Scott Tattoo

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"Scott Tattoo" is a bugle call entitled "The Tattoo" first published in 1835, and thought to be the source of the bugle call known as "Taps".


Gen. Winfield Scott

The call was published in musical notation in an American military manual[1] written by Major General Winfield Scott, first published in 1835. The term "Scott Tattoo" was coined by Russell H. Booth in his 1977 magazine article Butterfield and "Taps" which first set forth the discovery of this earlier form of the essential Taps melody. In military manuals of the 19th century there were multiple versions of bugle calls named "Tattoo," so the term "Scott Tattoo" was needed to identify the particular version of Tattoo from which "Taps" arose. It is speculated that the "Scott Tattoo" itself may have come from earlier calls or earlier publications yet to be discovered.

Bugles served as the command, control and communications systems of the day.[2] "Tattoo" is derived from doe den tap toe, Dutch for "turn off the taps".[3] "The "Scott Tattoo" was general bugle call used to notify soldiers to cease the evening's drinking and return to their garrisons.[4]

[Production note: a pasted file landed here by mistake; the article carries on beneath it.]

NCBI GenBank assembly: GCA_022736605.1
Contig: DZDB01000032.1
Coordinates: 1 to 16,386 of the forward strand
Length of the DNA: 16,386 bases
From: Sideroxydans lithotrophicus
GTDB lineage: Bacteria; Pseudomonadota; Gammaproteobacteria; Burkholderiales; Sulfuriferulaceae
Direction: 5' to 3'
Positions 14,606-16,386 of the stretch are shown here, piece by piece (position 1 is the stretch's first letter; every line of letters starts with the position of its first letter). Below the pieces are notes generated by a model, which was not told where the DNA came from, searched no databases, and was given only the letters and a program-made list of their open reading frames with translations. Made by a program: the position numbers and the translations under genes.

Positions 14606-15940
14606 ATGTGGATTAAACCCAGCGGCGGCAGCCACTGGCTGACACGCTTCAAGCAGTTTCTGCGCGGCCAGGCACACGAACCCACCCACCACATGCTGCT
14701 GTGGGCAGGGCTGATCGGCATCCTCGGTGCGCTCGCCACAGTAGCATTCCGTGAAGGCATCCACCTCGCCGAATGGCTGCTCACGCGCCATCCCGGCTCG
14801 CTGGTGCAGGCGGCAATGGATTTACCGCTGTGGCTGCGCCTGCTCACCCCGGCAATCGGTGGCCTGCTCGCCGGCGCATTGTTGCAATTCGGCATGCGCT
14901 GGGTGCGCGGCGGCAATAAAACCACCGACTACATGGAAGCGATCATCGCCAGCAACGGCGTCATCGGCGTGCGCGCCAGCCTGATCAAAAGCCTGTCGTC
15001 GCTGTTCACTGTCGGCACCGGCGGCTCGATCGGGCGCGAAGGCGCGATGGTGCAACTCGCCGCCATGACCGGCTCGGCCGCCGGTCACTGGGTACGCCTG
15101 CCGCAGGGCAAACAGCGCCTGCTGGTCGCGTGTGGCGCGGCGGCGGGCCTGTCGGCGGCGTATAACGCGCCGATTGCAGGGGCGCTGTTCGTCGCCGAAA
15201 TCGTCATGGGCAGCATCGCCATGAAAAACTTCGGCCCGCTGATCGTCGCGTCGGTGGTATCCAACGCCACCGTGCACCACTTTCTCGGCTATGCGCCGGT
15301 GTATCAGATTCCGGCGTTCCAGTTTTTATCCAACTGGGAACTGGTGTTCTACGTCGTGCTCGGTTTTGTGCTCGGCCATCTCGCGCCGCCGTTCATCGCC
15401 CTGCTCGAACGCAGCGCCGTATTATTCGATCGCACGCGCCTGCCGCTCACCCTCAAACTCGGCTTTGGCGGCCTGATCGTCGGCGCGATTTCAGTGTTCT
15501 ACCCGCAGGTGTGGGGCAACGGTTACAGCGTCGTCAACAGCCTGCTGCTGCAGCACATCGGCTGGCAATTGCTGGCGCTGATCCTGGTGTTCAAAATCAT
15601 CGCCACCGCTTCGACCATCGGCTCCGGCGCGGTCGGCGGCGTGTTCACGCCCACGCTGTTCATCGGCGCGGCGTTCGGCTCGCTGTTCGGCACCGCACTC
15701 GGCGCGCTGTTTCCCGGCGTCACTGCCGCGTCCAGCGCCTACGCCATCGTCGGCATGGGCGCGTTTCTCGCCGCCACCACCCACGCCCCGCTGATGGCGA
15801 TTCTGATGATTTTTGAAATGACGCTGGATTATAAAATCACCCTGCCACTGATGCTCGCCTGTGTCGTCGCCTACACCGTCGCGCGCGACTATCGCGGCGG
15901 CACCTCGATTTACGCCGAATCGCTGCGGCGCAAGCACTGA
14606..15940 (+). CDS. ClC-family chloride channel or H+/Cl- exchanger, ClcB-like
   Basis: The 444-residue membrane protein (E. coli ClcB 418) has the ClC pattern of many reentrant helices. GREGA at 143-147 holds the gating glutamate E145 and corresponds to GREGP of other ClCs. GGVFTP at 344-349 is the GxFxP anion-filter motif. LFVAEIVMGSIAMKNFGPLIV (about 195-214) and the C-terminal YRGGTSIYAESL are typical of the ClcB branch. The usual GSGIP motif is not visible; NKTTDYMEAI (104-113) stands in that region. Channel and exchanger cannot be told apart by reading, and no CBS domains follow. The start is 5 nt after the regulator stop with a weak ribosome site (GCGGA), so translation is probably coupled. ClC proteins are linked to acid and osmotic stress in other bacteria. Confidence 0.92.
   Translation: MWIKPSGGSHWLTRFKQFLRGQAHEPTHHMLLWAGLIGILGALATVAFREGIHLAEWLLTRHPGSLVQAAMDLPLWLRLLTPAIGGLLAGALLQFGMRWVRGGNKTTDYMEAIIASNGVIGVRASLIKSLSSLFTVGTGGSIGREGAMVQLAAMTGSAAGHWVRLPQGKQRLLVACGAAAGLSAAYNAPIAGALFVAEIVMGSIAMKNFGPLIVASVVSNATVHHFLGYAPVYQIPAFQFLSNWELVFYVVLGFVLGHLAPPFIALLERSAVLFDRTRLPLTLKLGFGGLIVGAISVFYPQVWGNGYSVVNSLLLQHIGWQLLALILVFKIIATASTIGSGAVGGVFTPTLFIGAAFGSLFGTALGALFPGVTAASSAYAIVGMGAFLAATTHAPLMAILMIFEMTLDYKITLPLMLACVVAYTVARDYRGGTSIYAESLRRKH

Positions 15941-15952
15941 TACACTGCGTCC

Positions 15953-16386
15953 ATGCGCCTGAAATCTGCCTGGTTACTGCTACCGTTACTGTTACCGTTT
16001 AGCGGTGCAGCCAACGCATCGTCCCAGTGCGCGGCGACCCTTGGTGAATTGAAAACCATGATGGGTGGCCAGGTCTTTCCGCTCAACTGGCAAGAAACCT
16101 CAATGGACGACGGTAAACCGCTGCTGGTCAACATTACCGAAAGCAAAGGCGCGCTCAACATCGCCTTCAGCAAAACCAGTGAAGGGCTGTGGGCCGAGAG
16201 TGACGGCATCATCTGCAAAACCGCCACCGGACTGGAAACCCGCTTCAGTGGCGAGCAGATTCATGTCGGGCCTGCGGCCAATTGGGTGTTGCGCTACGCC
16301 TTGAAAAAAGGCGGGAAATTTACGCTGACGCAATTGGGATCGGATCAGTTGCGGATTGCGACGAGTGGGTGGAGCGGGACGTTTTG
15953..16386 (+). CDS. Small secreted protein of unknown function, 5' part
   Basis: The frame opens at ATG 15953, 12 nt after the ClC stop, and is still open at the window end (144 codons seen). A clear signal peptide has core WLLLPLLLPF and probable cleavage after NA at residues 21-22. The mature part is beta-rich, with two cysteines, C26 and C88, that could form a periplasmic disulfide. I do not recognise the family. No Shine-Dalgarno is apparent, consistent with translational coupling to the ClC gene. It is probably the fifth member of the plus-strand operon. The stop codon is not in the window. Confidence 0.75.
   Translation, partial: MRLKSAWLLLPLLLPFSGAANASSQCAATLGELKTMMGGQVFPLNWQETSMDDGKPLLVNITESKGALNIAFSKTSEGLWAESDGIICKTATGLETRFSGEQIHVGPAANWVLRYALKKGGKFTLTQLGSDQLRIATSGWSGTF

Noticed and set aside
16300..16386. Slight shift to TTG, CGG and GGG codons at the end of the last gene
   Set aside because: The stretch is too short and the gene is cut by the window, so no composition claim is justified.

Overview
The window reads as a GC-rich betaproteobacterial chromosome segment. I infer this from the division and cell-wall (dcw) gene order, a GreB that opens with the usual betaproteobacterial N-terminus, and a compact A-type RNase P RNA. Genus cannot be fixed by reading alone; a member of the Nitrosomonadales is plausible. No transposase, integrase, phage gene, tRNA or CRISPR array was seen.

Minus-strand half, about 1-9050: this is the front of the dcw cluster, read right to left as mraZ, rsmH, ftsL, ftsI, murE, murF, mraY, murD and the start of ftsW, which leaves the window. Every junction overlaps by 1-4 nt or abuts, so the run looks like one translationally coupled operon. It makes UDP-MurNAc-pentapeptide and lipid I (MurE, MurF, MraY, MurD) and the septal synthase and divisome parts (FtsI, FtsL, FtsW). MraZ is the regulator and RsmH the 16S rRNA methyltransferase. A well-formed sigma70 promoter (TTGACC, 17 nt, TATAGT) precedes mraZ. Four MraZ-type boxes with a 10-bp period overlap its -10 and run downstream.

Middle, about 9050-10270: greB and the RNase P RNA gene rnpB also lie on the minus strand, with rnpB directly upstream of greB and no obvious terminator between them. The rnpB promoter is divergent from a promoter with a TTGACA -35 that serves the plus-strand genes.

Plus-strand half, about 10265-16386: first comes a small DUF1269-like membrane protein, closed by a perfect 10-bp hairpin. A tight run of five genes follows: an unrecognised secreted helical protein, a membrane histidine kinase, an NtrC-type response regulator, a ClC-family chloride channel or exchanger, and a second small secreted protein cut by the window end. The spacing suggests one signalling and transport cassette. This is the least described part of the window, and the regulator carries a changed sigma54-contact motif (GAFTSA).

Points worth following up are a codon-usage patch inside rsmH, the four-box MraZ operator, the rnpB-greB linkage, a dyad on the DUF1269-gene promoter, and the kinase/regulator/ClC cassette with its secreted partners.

Gen. Daniel Butterfield

"Taps" was composed by General Daniel Butterfield during the American Civil War. In July 1862, the Army of the Potomac was encamped at Harrisons Landing on the James River in Virginia following the Seven Days Battle. "Taps" began as general bugle call to replace a previous French bugle call "To Extinguish Lights" which was sounded for lights out to close the soldier's day in the mid 1800s. General Butterfield felt it too formal to signal the day's end.[4] Butterfield's music traces its origin to the "Scott Tattoo".[4] A slight modification of the last five and a quarter bars of the "Scott Tattoo" creates the call we now know as "Taps."[5]

General Butterfield was known to have been familiar with the Scott manual and knew how to sound bugle calls. He called upon brigade bugler Pvt. Oliver Wilcox Norton, to help him adjust the pitch and timing of notes for a new bugle call, now known simply as "Taps", and may have based it on memory of the earlier call. It was not until some time later, when generals of other commands had heard it, that permission was given to substitute it throughout the Army of the Potomac.[6] Later in the war, Taps would be played at burials in lieu of the three volleys of rifle fire since it was thought the sound of the gunshots might be mistaken for enemy fire.[2]


  • Booth, Russell H., Butterfield and "Taps". Civil War Times, December 1977, pp. 35–39.
  • Scott, Major-General Winfield, Infantry Tactics. 1835.

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